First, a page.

Chicago's most notorious and elusive loner punk from the golden era, J.T. IV has been evading the spotlight since his first primordial crawl back in the late 1970s that spawned his unearthly brand of psychotic desperation. I became familiar with two compilation tracks that instantly peaked my interest ("Out of The Can" on Homework vol. 1 and "Death Trip" on Staring Down the Barrel), his name was met with blank stares along with obscurities such as The Crucified, The Exit, Razer, and Pistol Whip, when we went over the list of notable late 70s / early 80s band names we'd gathered while researching the Chicago Punk History article a few years back that ran in issue 11 of Horizontal Action Magazine. While "Out of The Can" straddled the fine line between irresistibly catchy strum-along and folky beard-scratching fare, "Death Trip" reared an uncontrollable (and most likely unintentional) punk ugliness that contrasted into the remarkable repertoire of one of the most important underground music figures in the Chicago area at the time. It's evident in these two polarizing styles that John Henry Timmis (aka J.T. IV) was holding onto a delicate balance of twisted internal pop sap with a lashing and bestial ulterior motive, as he brazenly meshed trashy punked-out glam, creepy outsider folk, and noisy basement experimentation into a pattern of controlled chaos that defies all feasible geographical logic. With only one seemingly solid friendly musical relationship in the loosely-knit Chicago "scene" with Sundog Summit's Lee Groban at the time, everything about the J.T. IV saga seem to perfectly encapsulate the "loner/outsider punk" motif, as a poignant example.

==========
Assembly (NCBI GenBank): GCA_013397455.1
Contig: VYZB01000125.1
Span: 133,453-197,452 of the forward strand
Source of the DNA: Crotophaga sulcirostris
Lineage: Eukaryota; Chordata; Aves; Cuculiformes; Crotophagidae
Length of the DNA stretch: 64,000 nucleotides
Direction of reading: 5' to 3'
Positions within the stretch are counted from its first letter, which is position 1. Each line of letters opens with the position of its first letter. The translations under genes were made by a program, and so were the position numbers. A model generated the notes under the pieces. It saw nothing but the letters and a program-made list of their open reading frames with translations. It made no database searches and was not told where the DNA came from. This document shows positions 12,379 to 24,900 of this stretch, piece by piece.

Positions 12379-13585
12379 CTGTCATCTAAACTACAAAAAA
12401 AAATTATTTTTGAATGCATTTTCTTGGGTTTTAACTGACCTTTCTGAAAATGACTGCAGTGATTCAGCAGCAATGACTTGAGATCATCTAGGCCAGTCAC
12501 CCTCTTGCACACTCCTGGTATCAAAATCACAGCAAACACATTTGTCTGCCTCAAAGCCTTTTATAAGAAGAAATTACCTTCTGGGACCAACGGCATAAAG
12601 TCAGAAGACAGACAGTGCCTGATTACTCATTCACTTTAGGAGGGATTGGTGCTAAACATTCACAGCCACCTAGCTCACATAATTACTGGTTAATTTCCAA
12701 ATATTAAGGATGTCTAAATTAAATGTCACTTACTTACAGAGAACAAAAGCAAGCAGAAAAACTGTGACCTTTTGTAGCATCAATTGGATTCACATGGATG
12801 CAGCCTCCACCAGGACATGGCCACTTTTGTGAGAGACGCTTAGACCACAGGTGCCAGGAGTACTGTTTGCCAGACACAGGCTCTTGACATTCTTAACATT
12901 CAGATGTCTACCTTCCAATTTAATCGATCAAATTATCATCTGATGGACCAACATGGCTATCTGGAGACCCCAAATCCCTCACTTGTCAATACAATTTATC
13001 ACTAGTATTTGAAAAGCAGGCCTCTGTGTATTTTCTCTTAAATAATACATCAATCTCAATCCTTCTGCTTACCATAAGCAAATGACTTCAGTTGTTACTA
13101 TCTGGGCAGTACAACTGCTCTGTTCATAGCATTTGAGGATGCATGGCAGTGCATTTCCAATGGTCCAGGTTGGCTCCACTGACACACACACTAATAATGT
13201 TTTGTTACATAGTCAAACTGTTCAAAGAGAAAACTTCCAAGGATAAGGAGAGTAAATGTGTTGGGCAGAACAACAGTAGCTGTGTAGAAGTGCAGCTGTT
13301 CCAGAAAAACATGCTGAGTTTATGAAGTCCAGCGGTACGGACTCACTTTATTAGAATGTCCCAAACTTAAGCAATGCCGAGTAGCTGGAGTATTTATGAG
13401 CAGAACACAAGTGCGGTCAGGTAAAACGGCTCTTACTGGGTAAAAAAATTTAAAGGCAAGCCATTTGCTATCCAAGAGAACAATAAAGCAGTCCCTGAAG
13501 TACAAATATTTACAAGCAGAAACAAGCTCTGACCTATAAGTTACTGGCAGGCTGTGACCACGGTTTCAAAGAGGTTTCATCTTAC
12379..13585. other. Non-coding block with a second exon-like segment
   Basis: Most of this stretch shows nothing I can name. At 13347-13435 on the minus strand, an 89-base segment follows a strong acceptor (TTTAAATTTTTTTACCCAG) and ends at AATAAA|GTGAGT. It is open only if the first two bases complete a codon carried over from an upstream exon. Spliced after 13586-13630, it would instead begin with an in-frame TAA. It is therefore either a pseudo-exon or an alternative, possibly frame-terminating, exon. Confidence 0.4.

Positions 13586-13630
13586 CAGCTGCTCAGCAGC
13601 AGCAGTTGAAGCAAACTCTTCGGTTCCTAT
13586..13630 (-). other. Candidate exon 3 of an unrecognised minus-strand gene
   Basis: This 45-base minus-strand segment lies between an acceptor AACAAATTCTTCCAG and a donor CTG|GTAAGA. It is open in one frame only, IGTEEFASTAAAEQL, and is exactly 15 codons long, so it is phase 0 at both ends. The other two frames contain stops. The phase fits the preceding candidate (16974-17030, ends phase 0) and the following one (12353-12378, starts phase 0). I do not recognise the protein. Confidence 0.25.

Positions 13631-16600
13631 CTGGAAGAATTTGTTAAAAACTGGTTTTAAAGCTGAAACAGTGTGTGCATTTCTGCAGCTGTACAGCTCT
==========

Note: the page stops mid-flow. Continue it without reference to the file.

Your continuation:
As the story goes, Timmis was institutionalized in 1976 at Menninger Clinic for schizophrenia, and from the sound of "In The Can," it's evident that his inner torment from living life in the gutters, struggling with drug addiction and alcoholism, truncated his mental state and he literally has the songs to prove it. His debut single, "Waiting For The CTA" saw the light of day in 1980, and like the rest of the J.T. IV releases, was produced in a tiny run of less than 200 copies, thereby isolating his influence almost by default. The song still rings true as anyone who's ever had to wait on the buses or trains here knows, and plays a cheesy homage to The Velvet Underground's "Waiting For My Man" with a clowny yet perfect sax track. But it's just the tip of the iceberg as tracks like "Monitors" "Out of the Can," and "Song for Suzanne" really cut beneath the surface of the tortured soul at hand and reveal a genuine vulnerable honesty that seems so out of place in today's music. Timmis died in obscurity in rural Pennsylvania in 2002, with very few people aware of his music or his story, yet with the splendid job on this fine reissue package, I'd assume all that is about to change with the new availability of the Cosmic Lightning album.
Source: Victim of Time
If anyone has a rip of the DVD that came with this album I would be forever grateful if you could share it!